Antiangiogenic Resistance in mRCC


Thomas E. Hutson, DO, PharmD: Since the paradigm change of 2005, when we saw the first-in-class approvals of VEGF TKIs, sorafenib and sunitinib, we have been plagued with ultimate VEGF refractoriness. Once a VEGF inhibitor is started in a patient, it appears to be only a matter of time before resistance develops. We also have been plagued by the recognition that there has always been a population of patients who appear to be primarily refractory no matter what we do or what we give them. With traditional VEGF inhibitors, such as sunitinib, the likelihood would be around 20%.

We have 2 types of resistance that we focus on. We focus on the primary refractory type, where a patient who is started on a VEGF inhibitor seems to have no benefit whatsoever. The first imaging studies show progression. The second, more common group are those patients who ultimately develop recurrence. This latter group is actually a group of many different flavors. There are patients who have initial control and then rapid development of resistance. There are patients who have resistance that develops in multiple new sites, as well as those who have resistance that is indicated by slow growth of existing disease. So, as you can see, there are many different categories that ultimately suggest that different biologies are at play.

We have spent many years trying to understand this concept of angiogenic resistance, and a lot of research has looked at escape mechanisms. FGF, c-MET, and AXL are just 3 examples of factors of proteins that may be upregulated at the time of angiogenic escape. There’s also a belief that these same factors may be upregulated in those who have de novo primary resistance. Having multitargeted agents that target these factors, either at initial presentation, when you start therapy in the frontline setting, or at the time of resistance, when these agents are used as second-line or refractory therapy, is important. That’s the theory. There’s basic science that supports that. The proof is in the clinical trials. Several clinical trials have looked at this—for reference, the lenvatinib/everolimus combination trial versus everolimus, and the cabozantinib versus everolimus trial—demonstrating that this theory translates into absolute efficacy in clinical study.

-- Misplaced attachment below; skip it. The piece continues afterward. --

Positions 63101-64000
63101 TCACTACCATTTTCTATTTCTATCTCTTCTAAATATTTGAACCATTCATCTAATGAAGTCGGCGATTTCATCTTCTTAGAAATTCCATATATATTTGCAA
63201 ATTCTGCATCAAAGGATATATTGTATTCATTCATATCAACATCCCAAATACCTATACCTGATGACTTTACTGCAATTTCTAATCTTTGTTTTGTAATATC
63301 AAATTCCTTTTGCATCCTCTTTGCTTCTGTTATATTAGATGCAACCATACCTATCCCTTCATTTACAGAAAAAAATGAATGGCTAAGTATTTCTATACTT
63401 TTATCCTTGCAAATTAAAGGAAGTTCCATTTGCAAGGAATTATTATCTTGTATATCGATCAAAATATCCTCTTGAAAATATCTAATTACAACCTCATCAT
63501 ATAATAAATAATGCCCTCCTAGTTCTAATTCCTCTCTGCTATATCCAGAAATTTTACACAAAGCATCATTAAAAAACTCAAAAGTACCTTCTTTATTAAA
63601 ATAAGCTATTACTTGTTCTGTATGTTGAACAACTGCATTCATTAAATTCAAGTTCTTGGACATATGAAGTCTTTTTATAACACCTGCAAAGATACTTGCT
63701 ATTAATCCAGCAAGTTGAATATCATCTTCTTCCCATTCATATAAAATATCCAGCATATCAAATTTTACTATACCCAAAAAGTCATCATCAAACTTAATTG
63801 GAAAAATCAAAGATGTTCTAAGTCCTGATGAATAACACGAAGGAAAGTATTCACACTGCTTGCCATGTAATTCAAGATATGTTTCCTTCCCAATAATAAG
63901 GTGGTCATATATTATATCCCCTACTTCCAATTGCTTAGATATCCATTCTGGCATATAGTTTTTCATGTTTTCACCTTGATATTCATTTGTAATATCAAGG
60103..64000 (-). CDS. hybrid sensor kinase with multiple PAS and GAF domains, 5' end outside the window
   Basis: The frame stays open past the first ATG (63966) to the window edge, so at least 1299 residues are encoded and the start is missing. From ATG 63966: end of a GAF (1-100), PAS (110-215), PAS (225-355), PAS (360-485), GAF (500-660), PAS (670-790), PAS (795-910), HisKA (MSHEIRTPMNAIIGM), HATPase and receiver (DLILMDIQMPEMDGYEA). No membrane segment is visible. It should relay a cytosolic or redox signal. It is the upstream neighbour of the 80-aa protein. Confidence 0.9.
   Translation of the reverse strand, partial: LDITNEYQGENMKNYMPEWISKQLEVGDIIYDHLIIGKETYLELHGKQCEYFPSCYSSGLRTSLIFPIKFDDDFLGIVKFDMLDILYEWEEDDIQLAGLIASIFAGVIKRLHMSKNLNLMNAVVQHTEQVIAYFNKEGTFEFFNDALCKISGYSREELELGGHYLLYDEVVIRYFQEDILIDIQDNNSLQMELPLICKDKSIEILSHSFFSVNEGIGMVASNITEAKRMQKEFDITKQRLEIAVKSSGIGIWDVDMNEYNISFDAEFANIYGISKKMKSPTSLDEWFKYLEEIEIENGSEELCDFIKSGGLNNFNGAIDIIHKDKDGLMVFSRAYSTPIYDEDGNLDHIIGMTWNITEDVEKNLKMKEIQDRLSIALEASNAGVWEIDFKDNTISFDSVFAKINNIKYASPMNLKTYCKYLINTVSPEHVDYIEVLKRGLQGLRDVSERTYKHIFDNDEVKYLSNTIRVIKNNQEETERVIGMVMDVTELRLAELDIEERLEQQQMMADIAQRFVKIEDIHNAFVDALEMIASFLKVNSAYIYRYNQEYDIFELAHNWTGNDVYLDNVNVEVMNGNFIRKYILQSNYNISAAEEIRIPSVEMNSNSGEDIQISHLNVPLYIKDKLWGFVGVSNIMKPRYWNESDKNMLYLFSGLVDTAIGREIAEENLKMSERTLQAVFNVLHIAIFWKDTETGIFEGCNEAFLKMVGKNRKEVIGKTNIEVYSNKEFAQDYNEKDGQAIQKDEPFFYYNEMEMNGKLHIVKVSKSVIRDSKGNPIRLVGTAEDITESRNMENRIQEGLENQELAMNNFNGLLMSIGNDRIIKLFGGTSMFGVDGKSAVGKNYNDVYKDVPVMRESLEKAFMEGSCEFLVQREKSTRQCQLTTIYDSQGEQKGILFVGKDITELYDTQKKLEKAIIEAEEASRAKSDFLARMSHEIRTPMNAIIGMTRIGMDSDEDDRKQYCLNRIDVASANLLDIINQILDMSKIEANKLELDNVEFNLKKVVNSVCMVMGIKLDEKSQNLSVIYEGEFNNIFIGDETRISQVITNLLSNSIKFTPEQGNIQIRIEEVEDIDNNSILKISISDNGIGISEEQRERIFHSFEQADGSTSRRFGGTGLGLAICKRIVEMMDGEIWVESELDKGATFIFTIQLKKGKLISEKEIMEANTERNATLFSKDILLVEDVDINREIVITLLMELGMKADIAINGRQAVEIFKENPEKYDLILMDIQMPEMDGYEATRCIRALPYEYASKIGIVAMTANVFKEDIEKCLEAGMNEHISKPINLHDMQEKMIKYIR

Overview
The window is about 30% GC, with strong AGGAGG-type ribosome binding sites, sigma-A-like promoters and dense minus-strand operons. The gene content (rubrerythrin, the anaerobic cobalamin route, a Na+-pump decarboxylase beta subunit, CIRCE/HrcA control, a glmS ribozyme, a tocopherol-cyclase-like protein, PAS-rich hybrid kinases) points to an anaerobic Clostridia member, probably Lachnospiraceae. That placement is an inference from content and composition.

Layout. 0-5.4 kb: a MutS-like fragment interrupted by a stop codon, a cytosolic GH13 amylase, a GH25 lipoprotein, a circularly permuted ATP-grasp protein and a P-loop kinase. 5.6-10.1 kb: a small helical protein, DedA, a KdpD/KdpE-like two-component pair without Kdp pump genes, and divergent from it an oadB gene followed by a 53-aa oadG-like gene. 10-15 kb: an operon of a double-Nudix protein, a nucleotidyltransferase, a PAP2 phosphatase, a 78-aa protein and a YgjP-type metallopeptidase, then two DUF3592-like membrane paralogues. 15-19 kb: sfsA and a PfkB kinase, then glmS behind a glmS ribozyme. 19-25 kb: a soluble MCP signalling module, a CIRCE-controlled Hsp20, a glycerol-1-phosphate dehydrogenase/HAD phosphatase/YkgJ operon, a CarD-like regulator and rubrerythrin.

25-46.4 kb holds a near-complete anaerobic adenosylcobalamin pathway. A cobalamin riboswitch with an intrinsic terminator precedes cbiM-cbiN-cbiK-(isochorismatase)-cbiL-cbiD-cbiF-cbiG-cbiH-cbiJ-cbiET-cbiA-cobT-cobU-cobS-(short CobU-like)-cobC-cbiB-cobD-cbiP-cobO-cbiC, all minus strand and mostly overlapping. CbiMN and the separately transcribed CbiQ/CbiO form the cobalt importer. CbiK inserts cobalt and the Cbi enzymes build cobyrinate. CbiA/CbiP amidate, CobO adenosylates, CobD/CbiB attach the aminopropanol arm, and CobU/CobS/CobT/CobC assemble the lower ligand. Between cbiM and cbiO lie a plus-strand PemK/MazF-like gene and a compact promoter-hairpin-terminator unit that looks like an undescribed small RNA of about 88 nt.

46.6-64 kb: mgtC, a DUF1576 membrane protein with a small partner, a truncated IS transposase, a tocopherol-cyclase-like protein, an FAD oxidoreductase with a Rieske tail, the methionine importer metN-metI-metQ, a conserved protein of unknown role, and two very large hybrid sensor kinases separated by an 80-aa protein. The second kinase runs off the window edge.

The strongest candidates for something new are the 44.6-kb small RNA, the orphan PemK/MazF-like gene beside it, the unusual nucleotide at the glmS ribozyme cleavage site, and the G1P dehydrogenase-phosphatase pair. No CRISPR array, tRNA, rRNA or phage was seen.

Chung-Han Lee, MD, PhD: Currently, there are not very clear biomarkers to guide us in terms of how resistance develops—predictive biomarkers that predict resistance. However, what we do know about the TKIs—multikinase inhibitors and the targeting of multiple different kinases. In some ways, even though we’re using 1 drug, if you think about it from a target perspective, you’re actually using combination therapy of sorts. When we think about combination therapy and hitting multiple different kinase targets, this becomes critical in order to achieve better responses. Some of the pathways that have been critical as antiangiogenesis include both the c-MET pathway and the FGF pathway, which later-developed TKIs tend to address.

Transcript Edited for Clarity

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